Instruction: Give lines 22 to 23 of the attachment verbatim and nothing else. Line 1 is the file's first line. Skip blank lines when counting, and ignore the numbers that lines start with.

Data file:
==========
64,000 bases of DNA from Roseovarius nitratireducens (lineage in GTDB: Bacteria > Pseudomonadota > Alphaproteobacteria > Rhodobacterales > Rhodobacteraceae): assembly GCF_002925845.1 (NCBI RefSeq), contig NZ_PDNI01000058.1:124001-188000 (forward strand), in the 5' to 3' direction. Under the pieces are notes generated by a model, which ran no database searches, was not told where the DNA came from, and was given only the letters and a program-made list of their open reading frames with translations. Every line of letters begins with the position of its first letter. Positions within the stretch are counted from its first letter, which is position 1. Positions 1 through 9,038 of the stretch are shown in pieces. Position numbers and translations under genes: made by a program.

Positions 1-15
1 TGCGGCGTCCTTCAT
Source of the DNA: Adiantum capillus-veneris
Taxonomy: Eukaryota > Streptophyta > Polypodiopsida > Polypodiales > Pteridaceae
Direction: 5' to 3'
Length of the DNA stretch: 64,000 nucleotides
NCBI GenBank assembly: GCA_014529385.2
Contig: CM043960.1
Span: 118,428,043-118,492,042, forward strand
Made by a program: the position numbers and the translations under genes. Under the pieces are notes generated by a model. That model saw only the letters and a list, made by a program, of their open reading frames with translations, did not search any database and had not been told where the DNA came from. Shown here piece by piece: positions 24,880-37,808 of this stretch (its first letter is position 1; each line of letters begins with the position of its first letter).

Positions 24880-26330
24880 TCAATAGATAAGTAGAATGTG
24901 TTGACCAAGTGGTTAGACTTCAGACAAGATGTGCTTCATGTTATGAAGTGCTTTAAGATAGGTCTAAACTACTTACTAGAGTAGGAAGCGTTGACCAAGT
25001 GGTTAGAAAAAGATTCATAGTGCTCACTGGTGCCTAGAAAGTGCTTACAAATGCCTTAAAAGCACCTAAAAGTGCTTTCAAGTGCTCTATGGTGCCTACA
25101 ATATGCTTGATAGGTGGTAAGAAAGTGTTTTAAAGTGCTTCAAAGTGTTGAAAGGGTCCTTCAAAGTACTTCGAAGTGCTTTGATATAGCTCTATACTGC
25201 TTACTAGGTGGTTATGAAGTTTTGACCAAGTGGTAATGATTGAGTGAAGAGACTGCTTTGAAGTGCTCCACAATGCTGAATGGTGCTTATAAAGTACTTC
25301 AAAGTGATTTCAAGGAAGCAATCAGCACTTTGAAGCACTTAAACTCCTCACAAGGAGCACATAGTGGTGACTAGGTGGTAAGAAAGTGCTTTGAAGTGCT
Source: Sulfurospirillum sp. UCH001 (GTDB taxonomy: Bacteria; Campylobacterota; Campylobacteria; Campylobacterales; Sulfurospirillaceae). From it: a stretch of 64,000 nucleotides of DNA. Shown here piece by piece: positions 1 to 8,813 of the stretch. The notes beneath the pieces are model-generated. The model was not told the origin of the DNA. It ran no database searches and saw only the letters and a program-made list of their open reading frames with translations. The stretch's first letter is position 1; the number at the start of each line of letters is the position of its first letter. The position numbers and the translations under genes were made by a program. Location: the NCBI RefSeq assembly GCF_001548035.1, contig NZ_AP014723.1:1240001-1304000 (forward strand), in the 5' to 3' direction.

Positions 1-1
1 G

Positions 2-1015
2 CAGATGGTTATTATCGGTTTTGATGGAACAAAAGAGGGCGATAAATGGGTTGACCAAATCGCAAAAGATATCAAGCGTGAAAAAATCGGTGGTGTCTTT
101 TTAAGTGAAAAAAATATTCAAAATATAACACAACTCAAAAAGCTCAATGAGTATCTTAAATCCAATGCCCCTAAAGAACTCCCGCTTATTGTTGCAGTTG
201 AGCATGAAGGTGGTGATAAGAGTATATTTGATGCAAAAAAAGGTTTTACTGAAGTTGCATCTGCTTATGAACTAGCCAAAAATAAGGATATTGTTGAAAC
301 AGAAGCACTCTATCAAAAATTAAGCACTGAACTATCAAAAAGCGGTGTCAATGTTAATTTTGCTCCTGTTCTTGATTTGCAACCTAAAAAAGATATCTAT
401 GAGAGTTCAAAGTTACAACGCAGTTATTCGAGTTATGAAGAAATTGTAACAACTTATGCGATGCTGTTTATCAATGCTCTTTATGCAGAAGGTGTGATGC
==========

Positions 2-1015
2 CAGATGGTTATTATCGGTTTTGATGGAACAAAAGAGGGCGATAAATGGGTTGACCAAATCGCAAAAGATATCAAGCGTGAAAAAATCGGTGGTGTCTTT